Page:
... If ever there was an apocalyptic incident that speaks to the death of the past in this country, this week we have it. ... These are Johnny and Billy and Gus from Trenton and Denver and Cleveland. They aren’t supposed to be infanticides.

So now we learn the truth we always knew. We are as rotten as them. Violence knows no color barrier. Those who ball their fists keep going until they slaughter children.

And then there is his Mother's Day open letter — column #64, 1970/05/15 — written immediately in the wake of the Kent State massacre. It is addressed to his mother in an attempt to allow her to understand why he writes for such a "freaky" paper:

... if you wonder why I write for the Free Press, Mom, it is because I know that the tv you are watching every night allows these obfuscations [about Kent State et al.] to obtain some weight. It allows the clouding of horribly simple incidents, and it permits you and the other members of the Silent Majority to dodge the responsibilities of joining with youth to end this madness before the country kills itself.

... They’re killing our kids, Mom. They’re slaughtering them at home and abroad. No longer can long hair or liberal lifestyle be offered up as reasons for this kind of charnel-house behavior. No longer can the fat old men in their eyries far away be permitted to send kids to kill kids, with moron alibis as shabby afterthoughts ....

... I have to write to you and tell you that it’s finally happening… that the country is pulling together. Not the way Nixon wanted it. Not the way Spiro keeps demanding it— behind our Leaders. But in the right way, the best way, the way born out of troubles so great and evils so omnipresent that room for political positions no longer exists.

... I tell you we can no longer call each other rotten names, and click our tongues with disapproval. We have to cling together, Mom, or Nixon and his death legions will kill us all, working from the left straight across.

That’s why I write this column, Mom.

So take care of yourself, and a happy Mother’s Day.

Your loving son,


He then takes a big part of the next column to talk about the bloodthirsty reactions of ordinary Americans to the massacre ("If I would have had townspeople with guns out and on their roofs to protect their property, you would have had a lot more than four dead kids"). All that he caps off with: "Television comment? Not hardly. These are days of blood and sorrow. If only there were some light."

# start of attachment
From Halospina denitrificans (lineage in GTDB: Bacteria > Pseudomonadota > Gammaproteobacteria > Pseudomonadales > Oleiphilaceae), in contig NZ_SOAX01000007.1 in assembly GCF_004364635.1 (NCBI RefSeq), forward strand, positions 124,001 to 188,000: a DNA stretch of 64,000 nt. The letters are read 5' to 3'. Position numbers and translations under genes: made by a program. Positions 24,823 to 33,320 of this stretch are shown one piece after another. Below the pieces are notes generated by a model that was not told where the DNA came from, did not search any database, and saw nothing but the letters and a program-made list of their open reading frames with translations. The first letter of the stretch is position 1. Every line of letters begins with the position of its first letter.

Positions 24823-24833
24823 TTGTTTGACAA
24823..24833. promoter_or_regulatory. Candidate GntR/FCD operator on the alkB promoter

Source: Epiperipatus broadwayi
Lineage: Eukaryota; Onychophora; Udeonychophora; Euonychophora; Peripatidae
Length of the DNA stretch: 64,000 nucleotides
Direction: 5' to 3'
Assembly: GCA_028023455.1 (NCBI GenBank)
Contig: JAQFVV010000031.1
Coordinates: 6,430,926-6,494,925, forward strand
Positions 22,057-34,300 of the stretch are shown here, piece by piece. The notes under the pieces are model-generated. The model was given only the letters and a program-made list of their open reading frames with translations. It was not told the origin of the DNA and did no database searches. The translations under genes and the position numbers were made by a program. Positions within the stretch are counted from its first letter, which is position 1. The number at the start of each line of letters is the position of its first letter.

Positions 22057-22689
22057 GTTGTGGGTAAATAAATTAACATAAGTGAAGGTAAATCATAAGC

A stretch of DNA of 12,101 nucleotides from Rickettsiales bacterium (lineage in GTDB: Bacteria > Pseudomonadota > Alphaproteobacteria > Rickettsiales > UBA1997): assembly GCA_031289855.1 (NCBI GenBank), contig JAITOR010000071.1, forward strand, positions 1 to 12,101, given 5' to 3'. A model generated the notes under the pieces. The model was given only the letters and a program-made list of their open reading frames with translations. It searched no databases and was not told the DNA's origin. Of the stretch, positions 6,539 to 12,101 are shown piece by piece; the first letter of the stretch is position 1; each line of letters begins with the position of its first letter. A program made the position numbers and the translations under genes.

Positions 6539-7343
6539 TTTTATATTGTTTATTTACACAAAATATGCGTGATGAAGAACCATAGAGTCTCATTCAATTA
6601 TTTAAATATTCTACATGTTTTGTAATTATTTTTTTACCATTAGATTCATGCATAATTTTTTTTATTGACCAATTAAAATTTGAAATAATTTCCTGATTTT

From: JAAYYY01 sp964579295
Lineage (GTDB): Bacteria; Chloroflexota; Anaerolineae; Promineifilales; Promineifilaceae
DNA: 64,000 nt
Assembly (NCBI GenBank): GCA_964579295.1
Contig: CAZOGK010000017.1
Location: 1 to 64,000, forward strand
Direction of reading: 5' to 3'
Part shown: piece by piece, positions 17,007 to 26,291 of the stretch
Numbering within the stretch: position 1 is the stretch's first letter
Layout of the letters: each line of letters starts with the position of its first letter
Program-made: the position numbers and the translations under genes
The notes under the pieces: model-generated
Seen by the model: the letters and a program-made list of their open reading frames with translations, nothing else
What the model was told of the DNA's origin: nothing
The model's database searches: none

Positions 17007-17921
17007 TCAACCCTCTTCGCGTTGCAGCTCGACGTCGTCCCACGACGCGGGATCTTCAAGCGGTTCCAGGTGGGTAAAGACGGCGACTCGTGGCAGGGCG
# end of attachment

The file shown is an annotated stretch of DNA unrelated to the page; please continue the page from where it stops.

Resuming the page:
I know the feeling.

There are two things I sense from these books as being most directly applicable to our current mess. The first is that in them you can see the seeds for how our current situation was engendered, the way reality itself has eroded:

One time during a college lecture, I idly mentioned that I had actually thought up all the words Leonard Nimoy had spoken as Mr. Spock on the sole Star Trek segment I had written; and a young man leaped up in the audience, in tears, and began screaming that I was a liar. He actually thought the actors were living those roles as they came across the tube.

These things did not start with TV, but TV accelerated them, and Ellison was disturbed by how TV made possible a new kind of erasure of reality. The kind that was not forced upon us, but that we welcomed into our homes and lives willingly, eagerly.

The second is how not to succumb to all of that. Ellison does not have formal programs, just patterns of behavior that apply to the moment. The largest of them is: Don't sleepwalk through the moment. Don't pretend none of this touches you, or that it will magically spare you if you either say yes to it or just don't get in its way. No one is being spared by this, especially not the people who think they're winning when they are only being robbed of a future in a way they choose not to notice.

The last word belongs to Ellison, who ends his afterword for the second book thus:

... [Television culture] programs the death of reading. And reading is the drinking of strange wine. ...

Drinking strange wine pours strength into the imagination.

The dinosaurs had no strange wine.

They had no imagination. They lived 130,000,000 years and vanished. Why? Because they had no imagination. Unlike human beings who have it and use it and build their future rather than merely passing through their lives as if they were spectators. Spectators watching television, one might say.

The saurians had no strange wine, no imagination, and they became extinct. And you don’t look so terrific yourself.

Tags: Harlan Ellison  these troubled times 

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This page contains a single entry by Serdar Yegulalp in the category Uncategorized / General, published on 2018/06/26 08:00.